Wednesday, June 27, 2018

Exploring the New York Side of the 1,000 Islands

On Friday 6/22 we shoved off the free dock in Cape Vincent and headed out into the wide St. Lawrence River with a perfect blue sky above and comfortably cool weather.  

We cruised down the river 17 miles for a stop in Clayton, NY which is a popular little tourist town and typically visited by many loopers.

As always, when we tie up for the day, we head out into town for the daily walk and to see what treasures the town has to offer.  The Clayton Municipal Marina looks empty at this point in the day but it did fill up for the weekend as the day progressed.

Our walk took us by Jane Street so it required a record shot!  The day warmed up enough to allow shorts and short sleeves but not so much to work up a sweat. We walked to the local grocery for a few supplies and came upon an Amish man selling fresh strawberries from the back of his buggy while his horse nibbled grass by the parking lot!  They were sweet and cheap so we bought several quarts along with some homemade strawberry jam.  Small problem, the jam rolled in the bag and squished some berries putting juice stains on my shorts and T!  But Al was the hero to fight with the washer until it started properly to get those stains removed! 

After docktails with new friends on Zoey’s Adventure, we were treated to this spectacular sunset.  But those beautiful clouds reflecting the sunset means rain is on its way.  So Saturday was a wet day and perfect for visiting the Antique Boat Museum in town.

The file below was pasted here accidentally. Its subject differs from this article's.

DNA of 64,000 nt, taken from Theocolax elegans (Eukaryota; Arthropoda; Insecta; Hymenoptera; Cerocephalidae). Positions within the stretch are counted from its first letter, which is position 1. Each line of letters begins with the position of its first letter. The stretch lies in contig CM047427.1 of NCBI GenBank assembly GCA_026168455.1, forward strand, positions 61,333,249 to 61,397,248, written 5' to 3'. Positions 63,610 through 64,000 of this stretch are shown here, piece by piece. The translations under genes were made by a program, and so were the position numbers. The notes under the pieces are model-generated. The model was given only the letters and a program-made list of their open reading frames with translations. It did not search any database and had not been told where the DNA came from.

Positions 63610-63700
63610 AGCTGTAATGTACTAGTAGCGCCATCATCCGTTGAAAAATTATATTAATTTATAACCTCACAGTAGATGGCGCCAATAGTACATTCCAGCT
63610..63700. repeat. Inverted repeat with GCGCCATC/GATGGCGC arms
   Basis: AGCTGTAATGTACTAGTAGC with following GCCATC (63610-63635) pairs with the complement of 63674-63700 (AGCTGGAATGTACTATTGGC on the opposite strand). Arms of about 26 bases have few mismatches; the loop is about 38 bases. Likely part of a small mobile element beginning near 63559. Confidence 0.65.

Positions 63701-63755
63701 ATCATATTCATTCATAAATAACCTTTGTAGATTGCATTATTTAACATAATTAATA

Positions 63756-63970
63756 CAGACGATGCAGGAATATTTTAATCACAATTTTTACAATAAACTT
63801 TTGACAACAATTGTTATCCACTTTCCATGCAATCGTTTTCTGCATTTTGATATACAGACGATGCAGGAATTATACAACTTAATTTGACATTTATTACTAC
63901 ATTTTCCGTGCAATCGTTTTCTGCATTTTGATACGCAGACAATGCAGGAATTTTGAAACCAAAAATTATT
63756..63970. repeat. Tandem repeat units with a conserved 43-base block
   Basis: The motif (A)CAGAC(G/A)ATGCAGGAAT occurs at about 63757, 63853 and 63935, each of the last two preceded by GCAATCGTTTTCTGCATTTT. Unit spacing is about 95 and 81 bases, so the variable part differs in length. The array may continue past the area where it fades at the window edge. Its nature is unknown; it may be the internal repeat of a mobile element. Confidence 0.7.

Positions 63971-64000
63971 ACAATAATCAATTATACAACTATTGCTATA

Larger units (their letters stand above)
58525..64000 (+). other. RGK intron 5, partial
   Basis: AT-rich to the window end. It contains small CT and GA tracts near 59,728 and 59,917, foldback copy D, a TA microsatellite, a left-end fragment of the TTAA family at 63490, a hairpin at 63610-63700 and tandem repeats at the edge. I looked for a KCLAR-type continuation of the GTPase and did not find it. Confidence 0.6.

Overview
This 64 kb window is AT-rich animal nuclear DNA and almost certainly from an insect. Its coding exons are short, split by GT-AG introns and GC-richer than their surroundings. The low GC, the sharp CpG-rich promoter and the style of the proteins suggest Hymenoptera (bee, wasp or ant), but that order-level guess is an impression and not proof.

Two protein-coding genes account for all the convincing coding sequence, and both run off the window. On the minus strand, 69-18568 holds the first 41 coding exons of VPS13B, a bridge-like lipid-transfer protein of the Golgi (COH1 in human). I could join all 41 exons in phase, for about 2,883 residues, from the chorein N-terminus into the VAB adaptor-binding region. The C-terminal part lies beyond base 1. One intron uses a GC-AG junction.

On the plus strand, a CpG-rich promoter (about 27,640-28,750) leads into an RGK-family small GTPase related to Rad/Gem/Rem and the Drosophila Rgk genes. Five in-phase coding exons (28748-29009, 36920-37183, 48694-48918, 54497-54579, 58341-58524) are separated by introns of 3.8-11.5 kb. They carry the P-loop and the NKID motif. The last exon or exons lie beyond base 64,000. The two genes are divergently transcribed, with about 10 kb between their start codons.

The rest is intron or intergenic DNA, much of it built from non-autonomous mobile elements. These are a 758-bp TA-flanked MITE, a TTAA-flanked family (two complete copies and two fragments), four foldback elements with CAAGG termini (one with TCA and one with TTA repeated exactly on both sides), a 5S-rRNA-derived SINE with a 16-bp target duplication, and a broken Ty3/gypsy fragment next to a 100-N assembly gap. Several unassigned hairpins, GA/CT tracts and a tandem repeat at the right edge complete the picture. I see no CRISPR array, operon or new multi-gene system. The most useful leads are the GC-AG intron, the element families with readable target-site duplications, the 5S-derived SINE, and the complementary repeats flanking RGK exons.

This museum was very interesting and housed lots of varied old, but well restored antique boats.  The highlight was touring La Duchesse, a very large, 2 story house boat from the early 1900’s that was owned by George Boldt, millionaire hotel manager who was the proprietor of the NY Waldorf Astoria.  It rained so hard and nonstop that day so we couldn’t take any pictures of La Duchesse.  On the way back to the boat, our hunger took us into Bella’s for a late lunch with warm homemade soup! Sunday was overcast and cool so we opted to take the Clayton 1,000 island tour boat that took us around lots of small islands and then to Heart Island where Boldt Castle was built.  

This is Tom Thumb island, the smallest of the 1,864 islands that comprise the 1,000 Islands area.  To be an official island, the rocky surface must be above water 365 days of the year and support the growth of at least one tree.  Cormorants live on this water and their acidic poop kills vegetation.  So we saw islands that lost their tree, but once an island, always an island despite the damage from cormorants!  Another tidbit about the islands, each one is either Canadian or American, none are split.  So the international border is quite a crazy crooked line.  And while Canada has more islands, the total land mass is about equal because many Canadian islands are small.

Dead ahead is Boldt Castle that was built between 1900 and 1904 as a tribute to the unending love George Boldt had for his wife Louise.  He spent an enormous amount of money and time on every detail of this lavish castle and abruptly stopped construction when Louise died suddenly.  The castle was never completed and no one ever lived in it.  Instead it gradually declined from weather until the 1970’s when it was bought and partially restored.  What we toured was that restoration project in process.